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Why Our ISAT Scores Don’t Go Up

Pin the tail shadowThis week, the House Education Committee just voted to abolish our state standards in schools linked to English, Math, and Science. Not amend these, not tweak, but abolish all of them! Their reason: Our ISAT scores that are based on these don’t seem to be moving much. I agree that our test scores are pretty lackluster, but something important to consider: Is it the standards or the tests? Many of these numbers work on the premise that the ISAT, our standard achievement exam, is an accurate measure of what is going on in schools, but is it? Since I’ve administered this exam several times, I’d like to add some information to how schools get an ISAT score that may help to illustrate the problem. 

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Licensing and Teacher Shortages

Last week, the House Education Committee decided to abolish the teacher licensing system at the same time it abolished all state standards. If it stands, this move would virtually let anyone teach anything in the state without having to go through the arduous process of getting licensed to be a teacher and getting their subject endorsements. At first glance, this move may seem crazy, but is it? In truth, we actually do have a licensing problem in this state and it greatly contributes to the teacher shortages you hear a lot about in the news.

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Missing: Textbooks

Trehal, Clayton headshot cropped400

Clayton Trehal  has been an educator for 19 years and an administrator for 7,

As I write this, another legislative session has begun, The governor is armed with his education task force’s suggestions, a senator has proposed to raise the sales tax for education in exchange for stripping districts of their ability to run supplemental levies, and the house has just passed a bill to limit re-voting on school district supplemental levies. In other words, things are normal in that we have an educational task force and legislators are busy in their usual task of finding ways to reduce ways to fund schools. In this background, though, what no one is talking about is the fact that  the majority of our schools don’t have textbooks and that this is a monumental issue affecting the quality of our education.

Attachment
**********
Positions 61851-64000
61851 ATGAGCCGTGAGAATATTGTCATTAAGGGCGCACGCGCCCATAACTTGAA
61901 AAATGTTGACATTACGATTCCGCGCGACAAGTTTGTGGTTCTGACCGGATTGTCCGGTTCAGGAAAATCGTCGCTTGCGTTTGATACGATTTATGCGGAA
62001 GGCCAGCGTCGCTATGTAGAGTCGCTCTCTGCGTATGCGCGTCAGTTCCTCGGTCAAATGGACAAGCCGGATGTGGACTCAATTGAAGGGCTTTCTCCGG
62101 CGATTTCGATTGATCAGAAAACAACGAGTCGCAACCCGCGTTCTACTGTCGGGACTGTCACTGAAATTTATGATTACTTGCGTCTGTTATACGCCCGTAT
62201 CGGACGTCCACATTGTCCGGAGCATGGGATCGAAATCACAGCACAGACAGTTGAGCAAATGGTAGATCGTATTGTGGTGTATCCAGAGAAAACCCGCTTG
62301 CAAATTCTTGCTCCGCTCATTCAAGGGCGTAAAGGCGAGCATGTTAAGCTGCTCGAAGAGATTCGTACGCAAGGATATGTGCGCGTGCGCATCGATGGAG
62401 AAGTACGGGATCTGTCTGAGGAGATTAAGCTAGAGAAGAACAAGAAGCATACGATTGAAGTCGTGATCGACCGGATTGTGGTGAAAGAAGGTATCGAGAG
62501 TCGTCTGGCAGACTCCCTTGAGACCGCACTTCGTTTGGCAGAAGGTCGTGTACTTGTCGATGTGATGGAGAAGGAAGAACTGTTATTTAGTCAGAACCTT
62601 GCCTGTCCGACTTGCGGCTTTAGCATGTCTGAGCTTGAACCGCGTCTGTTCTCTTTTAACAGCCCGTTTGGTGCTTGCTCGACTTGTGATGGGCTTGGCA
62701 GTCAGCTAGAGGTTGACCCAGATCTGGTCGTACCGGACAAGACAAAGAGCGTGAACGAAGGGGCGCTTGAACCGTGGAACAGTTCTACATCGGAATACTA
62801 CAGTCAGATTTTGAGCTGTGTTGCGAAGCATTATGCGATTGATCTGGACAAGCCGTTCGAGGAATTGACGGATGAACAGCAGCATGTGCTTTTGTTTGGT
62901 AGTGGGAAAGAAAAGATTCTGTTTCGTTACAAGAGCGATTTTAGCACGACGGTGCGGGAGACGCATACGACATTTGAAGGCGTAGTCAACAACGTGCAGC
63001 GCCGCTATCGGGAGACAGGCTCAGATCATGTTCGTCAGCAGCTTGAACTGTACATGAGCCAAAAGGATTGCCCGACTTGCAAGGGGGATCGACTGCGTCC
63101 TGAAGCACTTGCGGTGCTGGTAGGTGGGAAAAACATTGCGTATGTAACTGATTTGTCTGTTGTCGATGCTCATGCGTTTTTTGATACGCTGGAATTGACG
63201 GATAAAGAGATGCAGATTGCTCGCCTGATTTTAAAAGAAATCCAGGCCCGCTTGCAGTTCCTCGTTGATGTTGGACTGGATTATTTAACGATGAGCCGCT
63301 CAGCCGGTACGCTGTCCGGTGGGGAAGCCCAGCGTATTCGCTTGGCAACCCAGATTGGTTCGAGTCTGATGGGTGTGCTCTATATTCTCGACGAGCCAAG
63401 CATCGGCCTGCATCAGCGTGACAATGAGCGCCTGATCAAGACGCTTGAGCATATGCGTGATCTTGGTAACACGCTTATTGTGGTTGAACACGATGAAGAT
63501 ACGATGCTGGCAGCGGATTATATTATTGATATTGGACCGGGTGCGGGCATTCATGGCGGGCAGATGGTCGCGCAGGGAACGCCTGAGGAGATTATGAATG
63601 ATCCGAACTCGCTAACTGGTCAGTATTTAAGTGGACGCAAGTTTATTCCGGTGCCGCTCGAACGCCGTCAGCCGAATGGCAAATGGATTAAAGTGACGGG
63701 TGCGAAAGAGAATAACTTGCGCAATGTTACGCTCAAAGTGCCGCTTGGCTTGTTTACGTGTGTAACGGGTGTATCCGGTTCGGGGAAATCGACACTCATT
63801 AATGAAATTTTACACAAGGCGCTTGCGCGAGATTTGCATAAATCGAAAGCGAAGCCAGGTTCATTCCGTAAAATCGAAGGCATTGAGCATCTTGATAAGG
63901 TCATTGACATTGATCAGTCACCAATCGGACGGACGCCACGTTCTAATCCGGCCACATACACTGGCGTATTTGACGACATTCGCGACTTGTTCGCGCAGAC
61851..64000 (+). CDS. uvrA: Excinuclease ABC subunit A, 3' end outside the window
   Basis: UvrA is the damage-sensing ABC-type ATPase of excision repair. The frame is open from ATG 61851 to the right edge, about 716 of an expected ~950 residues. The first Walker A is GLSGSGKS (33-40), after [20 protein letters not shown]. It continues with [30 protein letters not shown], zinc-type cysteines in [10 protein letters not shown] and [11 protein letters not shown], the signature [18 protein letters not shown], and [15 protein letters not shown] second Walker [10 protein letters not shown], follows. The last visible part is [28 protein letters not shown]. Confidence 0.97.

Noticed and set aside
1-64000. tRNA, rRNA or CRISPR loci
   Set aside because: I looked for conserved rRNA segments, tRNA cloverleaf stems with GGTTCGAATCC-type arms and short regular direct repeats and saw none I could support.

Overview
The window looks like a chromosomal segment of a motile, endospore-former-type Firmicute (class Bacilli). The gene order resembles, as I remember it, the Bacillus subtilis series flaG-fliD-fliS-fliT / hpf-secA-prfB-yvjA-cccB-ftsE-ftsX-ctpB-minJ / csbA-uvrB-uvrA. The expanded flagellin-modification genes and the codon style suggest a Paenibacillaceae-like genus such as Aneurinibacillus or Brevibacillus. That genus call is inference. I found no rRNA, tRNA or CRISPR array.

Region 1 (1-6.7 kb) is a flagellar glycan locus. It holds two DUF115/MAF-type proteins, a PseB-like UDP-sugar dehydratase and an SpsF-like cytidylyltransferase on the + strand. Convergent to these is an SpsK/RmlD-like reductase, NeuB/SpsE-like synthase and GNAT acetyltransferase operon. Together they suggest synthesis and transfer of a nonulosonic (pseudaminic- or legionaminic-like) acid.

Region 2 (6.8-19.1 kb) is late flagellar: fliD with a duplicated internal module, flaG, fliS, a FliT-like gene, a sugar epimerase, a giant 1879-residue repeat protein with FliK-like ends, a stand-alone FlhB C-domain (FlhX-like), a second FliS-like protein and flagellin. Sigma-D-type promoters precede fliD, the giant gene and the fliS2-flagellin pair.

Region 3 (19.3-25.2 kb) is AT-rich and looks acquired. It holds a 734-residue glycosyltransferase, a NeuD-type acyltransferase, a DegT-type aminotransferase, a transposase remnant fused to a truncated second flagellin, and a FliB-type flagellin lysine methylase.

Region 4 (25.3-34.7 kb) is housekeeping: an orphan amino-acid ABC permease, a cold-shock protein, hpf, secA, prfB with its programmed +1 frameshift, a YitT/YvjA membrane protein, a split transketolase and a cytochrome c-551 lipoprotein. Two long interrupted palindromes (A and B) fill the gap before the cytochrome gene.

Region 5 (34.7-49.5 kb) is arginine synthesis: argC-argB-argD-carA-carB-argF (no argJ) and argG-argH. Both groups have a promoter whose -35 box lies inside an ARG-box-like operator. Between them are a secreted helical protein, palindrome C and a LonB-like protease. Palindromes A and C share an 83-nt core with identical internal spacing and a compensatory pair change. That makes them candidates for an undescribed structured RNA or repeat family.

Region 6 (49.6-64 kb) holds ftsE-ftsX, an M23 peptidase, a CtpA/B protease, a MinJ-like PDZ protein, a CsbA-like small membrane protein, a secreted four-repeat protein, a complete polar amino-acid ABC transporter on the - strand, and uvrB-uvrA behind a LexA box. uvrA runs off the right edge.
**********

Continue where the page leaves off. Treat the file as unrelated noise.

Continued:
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Let’s pay Idaho lawmakers like 1st year teachers

Idaho lawmakers have a pretty good gig going for them in terms of their compensation for a part-time gig.  In fact, the current payout for the 2020 year is $18,415, plus health insurance and PERSI (Idaho’s pension system).

Last year, lawmakers were at their posts inside the State Capitol Building for just 74 days. That equates to $248.85 per day. Not bad huh? And last year went longer than most.

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Quick Reference: House and Senate emails for 2020 Legislative Session

All signs are pointing to a very busy 2020 legislative session for education. Below are the emails for the House and Senate committee members.

Contact them often during the session, especially if troublesome bills emerge in their committees.

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Time to remind Idaho’s Legislature of the Master Educator Premium failure

I know it’s been awhile since you thought about the Master Educator Premium program. In fact, if you’re like me, you probably would rather have a root canal than think about that catastrophic failure of the Idaho Legislature’s making ever again.

Unfortunately, I need you to think about it a little bit more. But, I promise I only need a a few minutes of your time. That’s because the Idaho Legislature is about to kick off, and the only way to change this program for the better is with your help.

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The Idaho Legislature owns making “College” the newest dirty word in the Gem State

Levi B Cavener

By Levi B Cavener 

There are lots of reasons to be frustrated with post-secondary education in the Gem State, starting with tuition that has ballooned astronomically in proportion to inflation.

In fact, as IdahoEdNews reported, tuition costs are up 34% since 2010, even though inflation was only 13%. That’s a steep 21% increase even when adjusted for inflation. So, what gives? Continue reading